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World Council of Credit Unions: 8 Million Member Jump Trends Higher Than Past Years

World Council of Credit Unions: 8 Million Member Jump Trends Higher Than Past Years By Gina Ragusa
Published July 16, 2012
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Data released in the World Council of Credit Unions' (WOCCU) 2011 Statistical Report points to a better than average year for global membership growth, solidifying the trend that more consumers are discovering the benefits of membership.

“As a rule, the numbers are trending upwards, although the 8-million-member jump from 2010 to 2011 was a little higher than it has been in years past, which is good news for the global credit union movement,” says Michael Muckian, WOCCU Director of Marketing & Communications. “It's a sign the member-owner financial cooperative model and the benefits it provides continues to gain ground.”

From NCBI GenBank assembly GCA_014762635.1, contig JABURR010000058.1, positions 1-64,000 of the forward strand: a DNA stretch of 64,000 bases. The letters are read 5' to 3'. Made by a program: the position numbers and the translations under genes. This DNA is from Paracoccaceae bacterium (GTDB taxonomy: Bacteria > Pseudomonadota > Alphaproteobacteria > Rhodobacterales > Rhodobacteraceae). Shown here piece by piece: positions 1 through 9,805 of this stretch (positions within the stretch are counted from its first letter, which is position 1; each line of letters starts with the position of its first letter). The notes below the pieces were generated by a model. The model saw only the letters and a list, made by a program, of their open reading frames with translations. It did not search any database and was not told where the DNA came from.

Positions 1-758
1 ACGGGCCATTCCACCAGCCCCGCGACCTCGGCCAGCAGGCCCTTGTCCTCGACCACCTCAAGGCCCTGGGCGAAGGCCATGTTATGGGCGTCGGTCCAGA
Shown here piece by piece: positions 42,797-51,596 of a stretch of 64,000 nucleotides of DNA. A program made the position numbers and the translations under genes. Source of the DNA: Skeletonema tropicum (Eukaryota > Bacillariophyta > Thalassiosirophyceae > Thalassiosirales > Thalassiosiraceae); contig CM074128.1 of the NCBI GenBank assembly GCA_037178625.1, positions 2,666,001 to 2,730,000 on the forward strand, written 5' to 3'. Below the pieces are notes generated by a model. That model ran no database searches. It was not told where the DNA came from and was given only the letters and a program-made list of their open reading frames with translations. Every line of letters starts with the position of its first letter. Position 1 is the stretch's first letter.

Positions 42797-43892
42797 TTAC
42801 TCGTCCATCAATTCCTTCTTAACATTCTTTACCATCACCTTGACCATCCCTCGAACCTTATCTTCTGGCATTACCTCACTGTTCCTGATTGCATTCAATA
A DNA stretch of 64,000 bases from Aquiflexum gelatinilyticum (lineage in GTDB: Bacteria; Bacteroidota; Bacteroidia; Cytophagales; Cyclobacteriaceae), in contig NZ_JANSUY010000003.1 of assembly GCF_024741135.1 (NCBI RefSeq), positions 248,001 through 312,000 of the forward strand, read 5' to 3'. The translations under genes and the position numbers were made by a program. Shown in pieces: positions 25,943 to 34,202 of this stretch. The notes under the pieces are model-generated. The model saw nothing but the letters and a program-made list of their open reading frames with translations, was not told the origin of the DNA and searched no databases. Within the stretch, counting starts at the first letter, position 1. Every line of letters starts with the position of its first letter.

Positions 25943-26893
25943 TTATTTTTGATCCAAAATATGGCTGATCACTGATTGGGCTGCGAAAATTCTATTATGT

Muckian points to several factors contributing toward growth. “Credit unions worldwide continue to work hard in serving members. New handheld technologies such as personal digital assistants and cellphones have helped more credit unions reach more members in more remote areas.”

“In Latin America, for example, credit unions equip field representatives with technology that enables them to conduct member transactions in real time, then send them into the mountains and other remote areas via motorcycle to serve members in the villages where they live and the fields where they work. The result is better service to more people, many of whom would not have the time and resources necessary to travel to a credit union branch.”

He notes that the fallout from recent bank fee increases, a sagging economy and an overall charge to find a better way to bank has contributed toward the increase.

“Credit unions also have benefitted from public outrage over the role some large money center banks played in the recent global financial recession,” he continues. “As banks withheld money they normally would loan to customers to shore up their own books, credit unions stepped forward with money to lend to help members face their own financial challenges. The most prominent example of that outrage, of course, is Bank Transfer Day here in the U.S., but credit union systems worldwide have benefitted from growing recognition from consumers and from regulators as to the important role credit unions play in supporting local economies.”

Individual credit unions in the US are leveraging the momentum created by various factors to showcase their offerings.